PROTOTYPE 2 Review: They Call Me A Villain, Monster – I Am All Of These Things

Prototype 2 introduces the world of Alex Mercer in an entirely different light after the events of post-viral New York from Prototype. With new moves and a gameplay experience that incorporates the original aspects of Prototype, Prototype 2 brings back traditional elements while also innovating on these elements for more fluidity. While the gameplay is much approved, there is some level of storyline mechanics which leaves more to be desired than the linear progression scheme. Regardless the action of Prototype 2 is an exciting venture of building uncrushable action momentum.

Sgt. James Heller was infected with the Blacklight virus in a subplot that was never revealed in the original title, but is the essential premise of the new title. 14 months have since passed by and New York is in a terrible condition than before. New York Zero is a quarantine base and the military is using Heller to hunt down Alex Mercer and kill him once and for all. This action itself leads from a viral destructive mayhem momentum to gameplay mechanics in the moves itself. Sadly, the real problem with storyline is not the actual cutscenes with narrative elements, but what Prototype 2 is missing: real dynamic variability when it comes to character and plot development. A lot of targets have no real background given to them, and a lot about Prototype 2 borrows too much from the same mechanics of flashback storytelling which leaves more to be desired.

Prototype 2’s gameplay staple focuses on a lot of combat and button mashing, but moves have been more streamlined than its predecessor to encourage moves that are fluid and easy as much as they are destructive. These powerful moves become stronger the more you have a chance to delve into the upgrade system which involves a system exactly identical to the last title which helps previous players accommodate easily to the new game’s upgrade system. Mission structure itself is a problem that blends together with storyline development which could have been so much more. The mission control objectives are straightforward A to B to C and the linearity of the system accounts for more of the actual gameplay portion than anything else. If Activision added more plot twists than before including gameplay elements that shifted and were more challenging, missions could be worthwhile in the carnage of it all. Of course, this comes at the paradoxical quality that the person with Blacklight viral components is vastly superior to any military force, so to claim the game is not challenging enough comes with its own statement of ridiculousness.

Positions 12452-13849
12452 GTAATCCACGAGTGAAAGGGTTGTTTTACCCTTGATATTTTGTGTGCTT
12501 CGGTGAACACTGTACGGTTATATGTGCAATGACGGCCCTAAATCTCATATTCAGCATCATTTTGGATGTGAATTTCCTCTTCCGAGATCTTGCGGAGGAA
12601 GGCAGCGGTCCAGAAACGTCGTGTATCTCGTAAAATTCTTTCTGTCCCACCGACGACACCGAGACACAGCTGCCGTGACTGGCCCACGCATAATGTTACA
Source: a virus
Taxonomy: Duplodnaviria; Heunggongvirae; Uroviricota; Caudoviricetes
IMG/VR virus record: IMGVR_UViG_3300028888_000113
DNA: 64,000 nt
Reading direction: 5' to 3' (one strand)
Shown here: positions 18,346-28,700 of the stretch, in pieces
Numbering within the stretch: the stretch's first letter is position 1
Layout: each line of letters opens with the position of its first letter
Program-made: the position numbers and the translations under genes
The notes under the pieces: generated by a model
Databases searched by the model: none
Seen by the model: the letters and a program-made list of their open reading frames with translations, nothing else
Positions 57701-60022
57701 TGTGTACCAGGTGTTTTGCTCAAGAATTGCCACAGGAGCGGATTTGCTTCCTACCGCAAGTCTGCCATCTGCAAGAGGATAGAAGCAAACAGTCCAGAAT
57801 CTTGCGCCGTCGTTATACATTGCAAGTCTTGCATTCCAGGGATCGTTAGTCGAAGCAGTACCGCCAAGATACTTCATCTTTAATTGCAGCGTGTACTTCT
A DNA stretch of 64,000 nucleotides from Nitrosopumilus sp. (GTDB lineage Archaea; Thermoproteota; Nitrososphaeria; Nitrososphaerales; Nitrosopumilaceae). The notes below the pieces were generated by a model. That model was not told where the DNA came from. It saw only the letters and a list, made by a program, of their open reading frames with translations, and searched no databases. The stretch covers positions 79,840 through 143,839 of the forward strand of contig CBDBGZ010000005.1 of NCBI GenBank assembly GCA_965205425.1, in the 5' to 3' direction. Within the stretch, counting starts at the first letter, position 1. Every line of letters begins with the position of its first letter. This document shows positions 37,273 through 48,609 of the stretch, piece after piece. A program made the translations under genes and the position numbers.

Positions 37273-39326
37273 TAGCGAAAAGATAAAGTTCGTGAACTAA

Prototype 2 largely bases itself on Prototype, but adds moves and fluidity that is more appreciated and that were desired by a large fanbase of Prototype. Even then, Prototype 2 has its issues but it also provides great action for the consumer that needs it the most: viral destruction.

I'm all about one thing: reviews that are easy to understand and make sense of.

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